Sometimes the things that make me happy are really kind of sad.
Not sad as in mournful; sad as in pathetic.
Exhibit A came early Thursday evening when I cleaned out the Inbox on my personal company email account. I actually hooted out loud, distracting my co-workers from their labours.
My joy might make a bit more sense if I explain that it’s the first time I’ve done that particular thing in several months. In an attempt to stay organized, which is mostly in vain with the sheer volume of information that comes to this office every day, an email stays in my Inbox until it’s dealt with for good.
Some emails are gone in seconds, some stay for months.
One day recently, I had more than 70 flood in over the course of the day. I sometimes receive several in a minute.
I hope this in no way comes across as a complaint. Those emails provide the information that allows us to cover the stories that fill the Daily Herald.
Sometimes it’s the corporate paperwork that is part of my job. Sometimes it’s people saying we’ve done bad work and sometimes it’s people saying we’ve done good work.
Sometimes it’s people who think I should buy their inexpensively manufactured products. I like them because they get killed quickly.
Email is an interesting way to communicate. You have to be very delicate in your wording because things quite often appear much harsher on a screen. You get no chance to scan the person’s face as they speak or a sense of the words coming out of their mouth; instead it’s just cold hard words on a screen.
I’ve seen more than one brouhaha stem from a poorly worded missive from one person to another. And I’ve been guilty more than once of pressing send on the computer before pressing think between my ears.
There are a whole bunch of tips that are commonly repeated, like keeping your notes short, remembering that email is really not a private form of communication, not sending too many group emails out, NOT TYPING IN CAPITAL LETTERS and not CCing and BCCing to everyone on the planet.
I especially try to send a well-written note. If I receive something full of misspellings and terrible punctuation, I can’t help judging a little bit. It’s the way editors tend to be. We edit everything, and you just can’t turn it off.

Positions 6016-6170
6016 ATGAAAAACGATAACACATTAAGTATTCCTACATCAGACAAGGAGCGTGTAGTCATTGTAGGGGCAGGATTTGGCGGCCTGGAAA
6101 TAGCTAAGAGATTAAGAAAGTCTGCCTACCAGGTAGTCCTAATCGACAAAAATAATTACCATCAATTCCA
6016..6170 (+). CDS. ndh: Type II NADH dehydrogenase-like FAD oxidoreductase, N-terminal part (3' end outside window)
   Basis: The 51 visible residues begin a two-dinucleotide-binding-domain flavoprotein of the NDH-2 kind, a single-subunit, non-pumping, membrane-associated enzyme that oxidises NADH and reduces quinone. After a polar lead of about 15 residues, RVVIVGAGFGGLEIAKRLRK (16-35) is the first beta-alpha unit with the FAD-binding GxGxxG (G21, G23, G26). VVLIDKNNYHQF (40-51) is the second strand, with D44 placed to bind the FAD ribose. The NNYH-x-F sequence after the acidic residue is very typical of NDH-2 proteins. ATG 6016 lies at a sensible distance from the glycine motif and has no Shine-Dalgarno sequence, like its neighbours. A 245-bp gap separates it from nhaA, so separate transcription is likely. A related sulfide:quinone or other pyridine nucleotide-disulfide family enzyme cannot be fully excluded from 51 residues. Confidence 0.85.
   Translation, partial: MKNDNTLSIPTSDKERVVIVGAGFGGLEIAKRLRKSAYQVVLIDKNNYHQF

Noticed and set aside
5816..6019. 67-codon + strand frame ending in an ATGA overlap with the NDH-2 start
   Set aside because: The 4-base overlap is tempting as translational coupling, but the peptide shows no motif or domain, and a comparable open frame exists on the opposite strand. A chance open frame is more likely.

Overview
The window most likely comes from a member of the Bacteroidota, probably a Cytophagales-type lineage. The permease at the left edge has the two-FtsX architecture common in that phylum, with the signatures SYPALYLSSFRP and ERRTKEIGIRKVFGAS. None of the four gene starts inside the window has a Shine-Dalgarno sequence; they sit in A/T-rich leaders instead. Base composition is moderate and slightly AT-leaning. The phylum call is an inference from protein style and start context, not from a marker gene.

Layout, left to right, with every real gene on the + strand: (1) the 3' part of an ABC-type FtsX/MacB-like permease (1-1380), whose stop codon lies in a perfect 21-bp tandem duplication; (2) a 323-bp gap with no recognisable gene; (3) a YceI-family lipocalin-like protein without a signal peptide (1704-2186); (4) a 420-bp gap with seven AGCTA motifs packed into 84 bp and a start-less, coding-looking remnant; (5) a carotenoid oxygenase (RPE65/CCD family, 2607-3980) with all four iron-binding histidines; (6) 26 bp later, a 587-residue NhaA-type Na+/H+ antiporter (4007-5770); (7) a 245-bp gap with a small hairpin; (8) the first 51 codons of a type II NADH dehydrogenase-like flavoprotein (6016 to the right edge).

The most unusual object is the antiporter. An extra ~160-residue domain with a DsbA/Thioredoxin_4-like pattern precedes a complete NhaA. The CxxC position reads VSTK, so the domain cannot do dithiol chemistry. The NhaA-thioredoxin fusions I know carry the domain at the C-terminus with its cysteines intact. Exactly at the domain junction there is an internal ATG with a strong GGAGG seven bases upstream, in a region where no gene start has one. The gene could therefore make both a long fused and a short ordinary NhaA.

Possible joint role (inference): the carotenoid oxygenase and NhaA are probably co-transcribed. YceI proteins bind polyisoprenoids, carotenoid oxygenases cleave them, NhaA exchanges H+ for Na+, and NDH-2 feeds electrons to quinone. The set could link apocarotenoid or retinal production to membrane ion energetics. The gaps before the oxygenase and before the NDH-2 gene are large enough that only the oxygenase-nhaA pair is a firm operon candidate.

I even edit those big signs that businesses put out.
(My pet peeve is when a decade is shortened incorrectly; the 1970s become the ’70s, not the 70’s. The apostrophe is replacing the 19.)
OK, this segment is done. When I start lecturing on grammar, we’ve tapped the topic.
• • •
The Prince Albert Raiders should be commended for their decision to honour Brad McCrimmon and include his brother Kelly in the ceremony.
While Kelly will never be a big favourite in Prince Albert -- winning doesn’t make you a lot of friends in other cities -- the Brandon Wheat Kings owner/GM/coach was clearly touched by the ceremony.
It’s never the wrong move to be classy. Well done.
• • •
Life took me back to the emergency room once again last weekend.
This time it wasn’t me lying on the bed, a welcome change for someone who once seemed to have a frequent flier card at the ER at Brandon General Hospital. I’m happy to report that the person I was there for is feeling much better.
And while a day without a visit to the ER remains a good one, I was pleased to see the team in action here in Prince Albert.
I sometimes heard complaints about the one in Brandon but I never had a bad experience with the staff. It didn’t make me happy that to visit I had to drop my shoulder out of its socket, but I was always treated well when I arrived.
To the ER staff who I encountered recently here in Prince Albert, thanks for all that you do.
• • •
One final thought for this week; I’ve managed to hurt myself yet again. I actually limped into the ER last weekend to pick up my friend and must have had them thinking I was there for me.
A little mishap on my bike -- the second time I’ve put it on the ground in more than 70,000 kilometres ridden -- left me with a sore calf, knee, hip, elbow, shoulder and ribs.
It turns out the ribs were the worst. One is cracked and another is dislocated. Until the crack heals, the other rib can’t be popped back into place.
So if you see me around town and I look like I’ve just eaten a sour pickle, don’t blame the good folks at Bicks.
Just blame a dummy on his bike who wasn’t paying attention when he should have been.
Perry Bergson is the Daily Herald’s managing editor. You can reach him at 765-1302 or by email at firstname.lastname@example.org